In this section, we formulate sufficient conditions for the approximate controllability of the system (1.1). For this purpose, we first prove the existence of a mild solution for the system (1.1). Second we shall prove the system (1.1) is approximately controllable under certain assumptions.

Theorem 3.1

If the assumptions\((H1)\)\((H5)\)are satisfied, then the system (1.1) has a mild solution onJ, provided that

$$\begin{aligned}& \biggl[1 +\frac{ M^{4} T^{2\mu} M^{4}_{B}}{z^{2} \mu^{2} \varGamma ^{4}(\mu)} \biggr] \biggl\lbrace \frac{36 M^{2} ( M_{0}^{2} M_{2} + M_{3} + M_{4} )}{\varGamma^{2}(\nu(1-\mu)+\mu)} \\& \quad {}+ 36T^{2(1-\nu)(1-\mu )} \biggl[{M_{0}}^{2} M_{2} + \frac{ M^{2} T^{\mu}\varLambda_{1} \operatorname{Tr}(Q)}{\mu\varGamma^{2}(\mu)} \\& \quad {} + \frac{2H M^{2} \varLambda_{2} T^{2 H+\mu-1}}{\mu\varGamma ^{2}(\mu)}+\frac{ (C_{1-\beta})^{2} \varGamma^{2} (1+ \beta) T^{2\mu \beta} M_{2} }{ \beta^{2} \varGamma^{2} (1+\mu\beta)} \biggr] \biggr\rbrace + T^{2(1-\nu)(1-\mu)} M_{3} < 1 \end{aligned}$$
(3.1)

and

$$\begin{aligned} \gamma_{1} =&9 \biggl[\frac{M^{2} ({M_{0}}^{2}{M_{1}}+ M_{6} + M_{7})}{\varGamma^{2}(\nu(1-\mu)+\mu)}+T^{2(1-\nu)(1-\mu)}\bigl( M_{6} +{M_{0}}^{2} {M_{1}}\bigr) \\ &{}+\frac{{M_{1}}(C_{1 - \beta})^{2} \varGamma^{2}(1+ \beta) T^{2\mu \beta+2(1-\nu)(1-\mu)}}{\beta^{2} \varGamma^{2} (1+\mu\beta)} \biggr] \end{aligned}$$
(3.2)
$$\begin{aligned} < &1, \end{aligned}$$
(3.3)

where\(M_{0} = \|A^{-\beta} \|\)and\(M_{B} = \|B \|\).

Proof

For any \(\delta> 0 \), consider the map \(\varPhi_{\delta}\) on defined by

$$\begin{aligned} (\varPhi_{\delta}x) (t) =&S_{\nu, \mu}(t)\bigl[x_{0} - \xi(x) +F\bigl(0, x(0), x\bigl(b_{1}(0)\bigr),\ldots, x\bigl(b_{m}(0) \bigr)\bigr)\bigr]\\ &{}-F\bigl(t, x(t), x\bigl(b_{1}(t)\bigr),\ldots, x \bigl(b_{m}(t)\bigr)\bigr) \\ &{}- \int_{0}^{t} A P_{\mu}(t-s) F\bigl(s, x(s), x\bigl(b_{1}(s)\bigr),\ldots, x\bigl(b_{m}(s)\bigr)\bigr) \,ds + \int_{0}^{t} P_{\mu}(t-s) B u^{\delta}(s)\,ds \\ &{}+ \int_{0}^{t} P_{\mu}(t-s) \int_{0}^{s} G\bigl(\tau, x(\tau), x \bigl(a_{1}(\tau)\bigr),\ldots, x\bigl(a_{k}(\tau)\bigr) \bigr)\,d\omega(\tau) \,ds \\ &{}+ \int_{0}^{t} P_{\mu}(t-s) \sigma \bigl(s,x(s), x\bigl(c_{1}(s)\bigr),\ldots, x\bigl(c_{p}(s) \bigr)\bigr) \,d B^{H}(s),\quad t \in(0,t_{1}], \\ (\varPhi_{\delta}x) (t) =& g_{i}\bigl(t,x(t)\bigr), t \in(t_{i},s_{i}],\quad i=1,2, \ldots,m, \\ (\varPhi_{\delta}x) (t) =&S_{\nu, \mu}(t-s_{i})g_{i} \bigl(s_{i},x(s_{i})\bigr)-F\bigl(t, x(t), x \bigl(b_{1}(t)\bigr),\ldots, x\bigl(b_{m}(t)\bigr)\bigr) \\ &{}- \int_{s_{i}}^{t} A P_{\mu}(t-s) F\bigl(s, x(s), x\bigl(b_{1}(s)\bigr),\ldots, x\bigl(b_{m}(s)\bigr)\bigr) \,ds + \int_{s_{i}}^{t} P_{\mu}(t-s) B u^{\delta}(s)\,ds \\ &{}+ \int_{s_{i}}^{t} P_{\mu}(t-s) \int_{0}^{s} G\bigl(\tau, x(\tau), x \bigl(a_{1}(\tau)\bigr),\ldots, x\bigl(a_{k}(\tau)\bigr) \bigr)\,d\omega(\tau) \,ds \\ &{}+ \int_{s_{i}}^{t} P_{\mu}(t-s) \sigma \bigl(s,x(s), x\bigl(c_{1}(s)\bigr),\ldots, x\bigl(c_{p}(s) \bigr)\bigr) \,d B^{H}(s),\\ & t \in(s_{i},t_{i+1}], i=1,2,\ldots,m. \end{aligned}$$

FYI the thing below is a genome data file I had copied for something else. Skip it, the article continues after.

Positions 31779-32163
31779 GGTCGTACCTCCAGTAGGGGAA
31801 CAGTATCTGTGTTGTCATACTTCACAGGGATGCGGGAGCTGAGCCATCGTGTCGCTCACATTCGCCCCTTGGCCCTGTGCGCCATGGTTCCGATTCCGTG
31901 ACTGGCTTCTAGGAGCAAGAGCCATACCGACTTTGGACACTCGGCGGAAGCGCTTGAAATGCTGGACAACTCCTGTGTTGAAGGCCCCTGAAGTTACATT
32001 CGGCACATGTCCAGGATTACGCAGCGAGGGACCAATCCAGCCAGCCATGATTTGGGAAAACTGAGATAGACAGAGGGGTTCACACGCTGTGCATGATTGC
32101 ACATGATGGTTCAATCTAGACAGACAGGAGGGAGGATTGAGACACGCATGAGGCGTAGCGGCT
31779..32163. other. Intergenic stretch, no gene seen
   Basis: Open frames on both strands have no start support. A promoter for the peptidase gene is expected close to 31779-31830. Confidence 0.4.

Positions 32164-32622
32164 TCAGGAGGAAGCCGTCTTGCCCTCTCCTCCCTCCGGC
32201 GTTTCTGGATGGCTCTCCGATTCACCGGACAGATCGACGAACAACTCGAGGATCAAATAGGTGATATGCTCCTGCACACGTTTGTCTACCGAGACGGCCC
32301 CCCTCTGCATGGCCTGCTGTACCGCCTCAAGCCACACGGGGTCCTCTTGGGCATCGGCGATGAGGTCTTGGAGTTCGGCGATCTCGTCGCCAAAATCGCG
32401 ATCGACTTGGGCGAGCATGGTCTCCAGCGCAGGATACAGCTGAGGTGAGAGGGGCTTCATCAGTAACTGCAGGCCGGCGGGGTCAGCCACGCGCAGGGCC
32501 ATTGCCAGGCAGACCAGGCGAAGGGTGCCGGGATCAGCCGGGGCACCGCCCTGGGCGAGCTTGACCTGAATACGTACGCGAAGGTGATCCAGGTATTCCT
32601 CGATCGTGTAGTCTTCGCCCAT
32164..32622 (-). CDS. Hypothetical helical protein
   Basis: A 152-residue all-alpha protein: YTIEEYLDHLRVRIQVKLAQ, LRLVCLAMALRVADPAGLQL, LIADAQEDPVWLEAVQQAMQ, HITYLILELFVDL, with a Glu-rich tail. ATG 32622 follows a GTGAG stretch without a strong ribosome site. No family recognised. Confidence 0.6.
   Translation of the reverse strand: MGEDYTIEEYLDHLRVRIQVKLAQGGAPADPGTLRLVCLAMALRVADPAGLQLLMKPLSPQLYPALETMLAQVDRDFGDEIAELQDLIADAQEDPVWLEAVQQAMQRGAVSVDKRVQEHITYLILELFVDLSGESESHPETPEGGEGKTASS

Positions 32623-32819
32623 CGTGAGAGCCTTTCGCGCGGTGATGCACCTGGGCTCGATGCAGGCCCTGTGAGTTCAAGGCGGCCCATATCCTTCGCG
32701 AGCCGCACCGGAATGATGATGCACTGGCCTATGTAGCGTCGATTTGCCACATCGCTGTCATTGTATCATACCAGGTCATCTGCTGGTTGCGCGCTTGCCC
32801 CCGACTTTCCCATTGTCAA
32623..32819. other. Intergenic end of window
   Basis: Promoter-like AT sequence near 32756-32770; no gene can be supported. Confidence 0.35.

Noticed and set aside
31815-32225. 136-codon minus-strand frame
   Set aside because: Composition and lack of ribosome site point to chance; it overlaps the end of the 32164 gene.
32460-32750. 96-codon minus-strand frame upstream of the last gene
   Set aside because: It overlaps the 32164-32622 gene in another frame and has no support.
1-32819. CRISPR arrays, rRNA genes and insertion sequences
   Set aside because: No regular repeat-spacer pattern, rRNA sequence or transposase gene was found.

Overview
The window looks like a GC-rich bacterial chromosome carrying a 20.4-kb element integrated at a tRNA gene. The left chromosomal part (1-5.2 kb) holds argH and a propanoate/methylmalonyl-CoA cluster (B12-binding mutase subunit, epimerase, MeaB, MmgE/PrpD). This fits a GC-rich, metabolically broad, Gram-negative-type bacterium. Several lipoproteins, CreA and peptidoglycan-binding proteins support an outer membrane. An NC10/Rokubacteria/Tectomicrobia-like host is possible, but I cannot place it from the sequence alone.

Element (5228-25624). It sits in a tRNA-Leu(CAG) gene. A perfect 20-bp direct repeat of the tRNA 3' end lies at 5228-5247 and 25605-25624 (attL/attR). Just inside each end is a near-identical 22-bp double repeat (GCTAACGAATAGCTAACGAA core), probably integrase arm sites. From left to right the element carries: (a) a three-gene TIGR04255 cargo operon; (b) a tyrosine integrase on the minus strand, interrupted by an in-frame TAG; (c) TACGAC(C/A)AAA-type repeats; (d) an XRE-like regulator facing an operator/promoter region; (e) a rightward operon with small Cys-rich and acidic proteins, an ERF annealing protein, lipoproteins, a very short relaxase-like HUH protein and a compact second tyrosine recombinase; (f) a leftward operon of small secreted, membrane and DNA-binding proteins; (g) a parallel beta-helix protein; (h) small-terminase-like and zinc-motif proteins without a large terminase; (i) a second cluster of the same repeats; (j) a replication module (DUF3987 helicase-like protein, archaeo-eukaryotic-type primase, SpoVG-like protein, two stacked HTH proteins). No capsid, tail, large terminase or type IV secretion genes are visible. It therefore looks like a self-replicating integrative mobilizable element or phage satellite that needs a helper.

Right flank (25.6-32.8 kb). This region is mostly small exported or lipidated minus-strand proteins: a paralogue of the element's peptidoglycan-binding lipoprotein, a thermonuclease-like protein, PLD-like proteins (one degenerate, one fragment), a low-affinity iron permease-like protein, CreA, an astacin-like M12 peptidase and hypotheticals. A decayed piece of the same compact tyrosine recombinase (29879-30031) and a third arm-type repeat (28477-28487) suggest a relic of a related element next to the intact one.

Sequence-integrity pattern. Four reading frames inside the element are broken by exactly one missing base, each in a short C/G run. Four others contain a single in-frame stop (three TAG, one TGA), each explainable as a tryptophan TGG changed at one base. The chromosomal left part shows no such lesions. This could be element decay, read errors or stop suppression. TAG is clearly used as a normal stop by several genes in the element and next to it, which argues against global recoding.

We shall show that the operator \(\varPhi_{\delta}\) has a fixed point, which then is a solution of system (1.1).

For each positive integer q, set \(B_{q} = \{ x \in\bar{C}, \|x \|^{2}_{\bar{C}} \leq q \}\).

Then, for each q, \(B_{q} \subset\bar{C}\) is clearly a bounded closed convex set in . From Lemma 2.2, Lemma 2.3 and (2.2) together with the Hölder inequality,

$$\begin{aligned}& E \biggl\Vert \int_{0}^{t} A P_{\mu}(t-s) F\bigl(s, x(s), x\bigl(b_{1}(s)\bigr),\ldots, x\bigl(b_{m}(s)\bigr)\bigr) \,ds \biggr\Vert ^{2} \\& \quad \leq E\biggl[ \int_{0}^{t} \bigl\Vert A^{1-\beta} P_{\mu}(t-s) A^{\beta}F\bigl(s, x(s), x\bigl(b_{1}(s) \bigr),\ldots, x\bigl(b_{m}(s)\bigr)\bigr) \bigr\Vert \,ds \biggr]^{2} \\& \quad \leq\frac{\mu^{2} (C_{1-\beta})^{2} \varGamma^{2} (1+ \beta )}{\varGamma^{2} (1+\mu\beta)} \int_{0}^{t} (t-s)^{\mu\beta- 1} \,ds \\& \qquad {}\times \int_{0}^{t} (t-s)^{\mu\beta-1} E \bigl\Vert A^{\beta}F\bigl(s, x(s), x\bigl(b_{1}(s)\bigr),\ldots, x \bigl(b_{m}(s)\bigr)\bigr) \bigr\Vert ^{2} \,ds \\& \quad \leq\frac{\mu(C_{1-\beta})^{2} \varGamma^{2} (1+ \beta) T^{\mu \beta} M_{2} }{\beta\varGamma^{2} (1+\mu\beta)} \int_{0}^{t} (t-s)^{\mu\beta- 1} \Bigl(\max _{i=1,2,\ldots,m} E \Vert x_{i} \Vert ^{2} + 1 \Bigr) \,ds. \end{aligned}$$
(3.4)

It follows that \(A P_{\mu}(t-s) F(s, x(s), x(b_{1}(s)),\ldots, x(b_{m}(s)))\) is integrable on J, by Bochner’s theorem [33] so \(\varPhi_{\delta}\) is well defined on \(B_{q}\).

From \((H2)(ii)\) together with Burkholder Gundy’s inequality, we obtain

$$\begin{aligned}& E \biggl\Vert \int_{0}^{t} P_{\mu}(t-s) \int_{0}^{s} G\bigl(\tau, x(\tau), x \bigl(a_{1}(\tau)\bigr),\ldots, x\bigl(a_{n}(\tau)\bigr) \bigr)\,d\omega(\tau) \,ds \biggr\Vert ^{2} \\& \quad \leq\operatorname{Tr}(Q) \frac{ M^{2} T^{\mu}}{\mu\varGamma^{2}(\mu )} \int_{0}^{t} (t-s)^{\mu-1} \\& \qquad {}\times \biggl(\sup _{ \Vert x_{0} \Vert ^{2},\ldots, \Vert x_{n} \Vert ^{2} \leq q} \int_{0}^{s} E \bigl\Vert G\bigl(\tau, x(\tau), x \bigl(a_{1}(\tau )\bigr),\ldots, x\bigl(a_{k}(\tau)\bigr) \bigr) \bigr\Vert ^{2}_{Q} \,d\tau \biggr) \,ds \\& \quad \leq\operatorname{Tr}(Q) \frac{ M^{2} T^{\mu}}{\mu\varGamma^{2}(\mu )} \int_{0}^{t} (t-s)^{\mu-1}h_{q} (s)\,ds. \end{aligned}$$
(3.5)